Canada extends review of CNOOC bid


Canada has extended its review of Beijing-based China National Offshore Oil Corp Ltd's $15.1 billion takeover of Nexen Inc for a second time, re-setting the deadline to Dec 10.

Prime Minister Stephen Harper's government began its review of the bid for the Calgary oil and gas producer under the country's foreign-takeover law after it was announced on July 23. On Oct 11, Industry Minister Christian Paradis said he extended the review by 30 days.

"Extensions to the review period are not unusual," Paradis said in a statement that was e-mailed on Nov 3. "The proposed transaction is undergoing a rigorous review under the Investment Canada Act."

"A determination will be made based on the six clear factors that are laid out in detail in section 20 of the Act band the Guidelines on Investment by State-owned Enterprises," Paradis said in the statement. "The required time will be taken to conduct a thorough and careful review of this proposed investment." Under the law, Beijing-based CNOOC had to agree to the deadline extension.

Harper, who begins his third trip to Asia this year when he arrives in India today, has said he wants to rely less on a sluggish US economy for exports and ship more energy to fast-growing Asian economies. Canada relies on exports for about one-third of its gross domestic product, with about three-quarters of its foreign shipments sent to the United States.

Natural Resources Minister Joe Oliver has said the country's biggest resource projects will require nearly C$650 billion ($653 billion) of investment to develop over the next decade. Harper has said he would clarify Canada's foreign investment rules in a "policy framework" to be released when the government decides on CNOOC's bid - the largest foreign acquisition by a Chinese company.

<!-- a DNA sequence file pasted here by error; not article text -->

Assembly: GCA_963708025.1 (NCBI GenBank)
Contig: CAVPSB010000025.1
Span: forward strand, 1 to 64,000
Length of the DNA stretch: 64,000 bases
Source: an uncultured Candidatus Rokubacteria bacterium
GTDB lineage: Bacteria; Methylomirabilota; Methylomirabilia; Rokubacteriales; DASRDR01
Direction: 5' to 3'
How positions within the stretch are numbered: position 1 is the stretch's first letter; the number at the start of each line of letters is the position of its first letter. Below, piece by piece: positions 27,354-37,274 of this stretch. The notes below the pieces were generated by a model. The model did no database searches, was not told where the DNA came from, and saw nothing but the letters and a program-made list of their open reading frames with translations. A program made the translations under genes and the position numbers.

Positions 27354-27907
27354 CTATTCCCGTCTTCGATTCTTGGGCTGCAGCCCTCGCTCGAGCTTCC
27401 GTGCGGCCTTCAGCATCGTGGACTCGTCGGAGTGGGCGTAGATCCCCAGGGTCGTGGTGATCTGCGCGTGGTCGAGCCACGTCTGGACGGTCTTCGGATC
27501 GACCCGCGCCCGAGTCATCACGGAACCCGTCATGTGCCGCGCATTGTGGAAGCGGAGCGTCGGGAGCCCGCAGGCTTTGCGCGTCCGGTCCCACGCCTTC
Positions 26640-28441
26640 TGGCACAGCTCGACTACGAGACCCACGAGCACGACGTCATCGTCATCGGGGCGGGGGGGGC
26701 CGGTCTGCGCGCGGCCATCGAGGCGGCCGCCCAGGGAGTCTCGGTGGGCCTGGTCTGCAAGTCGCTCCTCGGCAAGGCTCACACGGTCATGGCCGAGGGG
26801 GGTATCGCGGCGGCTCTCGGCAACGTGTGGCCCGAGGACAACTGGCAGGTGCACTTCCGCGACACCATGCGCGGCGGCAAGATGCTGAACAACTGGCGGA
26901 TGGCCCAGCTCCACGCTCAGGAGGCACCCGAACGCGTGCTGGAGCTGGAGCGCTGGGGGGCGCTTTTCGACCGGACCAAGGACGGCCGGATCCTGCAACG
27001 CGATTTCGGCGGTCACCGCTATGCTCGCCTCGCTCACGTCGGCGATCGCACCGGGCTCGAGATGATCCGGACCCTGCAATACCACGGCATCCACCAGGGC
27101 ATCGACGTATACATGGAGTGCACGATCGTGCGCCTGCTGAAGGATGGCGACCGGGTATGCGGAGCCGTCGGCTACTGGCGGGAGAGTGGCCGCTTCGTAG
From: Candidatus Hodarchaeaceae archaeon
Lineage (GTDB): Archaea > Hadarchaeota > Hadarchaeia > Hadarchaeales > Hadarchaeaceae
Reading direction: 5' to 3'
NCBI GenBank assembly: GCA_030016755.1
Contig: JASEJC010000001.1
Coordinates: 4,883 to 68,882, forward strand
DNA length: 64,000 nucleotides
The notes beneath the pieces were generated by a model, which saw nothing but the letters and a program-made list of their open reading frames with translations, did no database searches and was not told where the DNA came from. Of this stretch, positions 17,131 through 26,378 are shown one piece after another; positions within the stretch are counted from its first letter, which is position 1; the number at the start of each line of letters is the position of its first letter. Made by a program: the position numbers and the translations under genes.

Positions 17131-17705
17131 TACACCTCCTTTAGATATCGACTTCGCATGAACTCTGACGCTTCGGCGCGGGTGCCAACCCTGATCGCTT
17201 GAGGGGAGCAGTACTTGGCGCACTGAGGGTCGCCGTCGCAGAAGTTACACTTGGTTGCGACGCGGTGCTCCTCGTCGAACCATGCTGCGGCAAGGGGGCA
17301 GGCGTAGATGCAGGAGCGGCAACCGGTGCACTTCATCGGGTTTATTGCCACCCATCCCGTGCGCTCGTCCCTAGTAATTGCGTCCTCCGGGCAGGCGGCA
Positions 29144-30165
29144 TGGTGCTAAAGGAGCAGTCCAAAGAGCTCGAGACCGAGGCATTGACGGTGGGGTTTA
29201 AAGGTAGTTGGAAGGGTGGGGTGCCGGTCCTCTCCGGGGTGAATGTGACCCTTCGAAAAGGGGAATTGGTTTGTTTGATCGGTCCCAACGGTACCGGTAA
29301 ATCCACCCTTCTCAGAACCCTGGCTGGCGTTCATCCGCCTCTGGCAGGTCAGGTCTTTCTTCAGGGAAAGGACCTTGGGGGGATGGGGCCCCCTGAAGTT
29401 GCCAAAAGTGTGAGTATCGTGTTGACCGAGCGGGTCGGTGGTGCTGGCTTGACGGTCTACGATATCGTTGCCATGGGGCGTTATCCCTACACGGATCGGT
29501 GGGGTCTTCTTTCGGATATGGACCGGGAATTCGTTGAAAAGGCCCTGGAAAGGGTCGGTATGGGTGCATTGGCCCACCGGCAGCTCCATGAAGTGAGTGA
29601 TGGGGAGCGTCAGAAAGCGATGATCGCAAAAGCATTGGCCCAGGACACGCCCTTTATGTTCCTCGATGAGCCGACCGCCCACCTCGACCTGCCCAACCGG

Paradis blocked a C$5.2 billion bid by Petroliam Nasional Bhd for Calgary-based Progress Energy Resources Corp, issuing a statement minutes before midnight on Oct 19 in Ottawa that said the transaction didn't represent a "net benefit" for the country. It was only the third time Canada has blocked an acquisition under its foreign-takeover law since the legislation took effect in 1985. Petronas, as Malaysia's state-owned oil company is called, was given 30 days to appeal or make concessions.

Peter Hunt, a Calgary-based spokesman for CNOOC, declined to comment. Phone calls placed to CNOOC headquarters seeking comment weren't answered. Nexen spokeswoman Patti Lewis was not immediately available at her office outside business hours.

Shares of Nexen closed at $24.64 in New York on Nov 2, 10 percent below CNOOC's offer price of $27.50.

Harper has said Canada's trade and investment with China should be more balanced. "The Chinese are acutely aware, in my own experience, of the fact the trade and investment flows are disproportionately in their favor," Harper said in an interview with Bloomberg Television's Erik Schatzker on Sept 6. "They recognize that has to change," he said, adding, "We will also be seeking things from them."

Harper has also said he knows that many Canadians are uneasy about deals such as CNOOC's. Fifty-eight percent of Canadians believe the government should block the Nexen takeover, according to an online poll of 1,000 people taken between Oct 10 and Oct 11 by Angus Reid Public Opinion.

CNOOC has already made several commitments to Canada to win support for the Nexen sale. These include listing its shares on the Toronto Stock Exchange, establishing Calgary as its base for North and Central America and maintaining Nexen's employment levels and capital spending program.

互联网信息服务许可证号: 京ICP证020082号 广告经营许可证: 京海工商广字第0410号
工商红盾网站注册标号: 010202002052000296号  公安机关备案编号:北京市海淀分局1101081633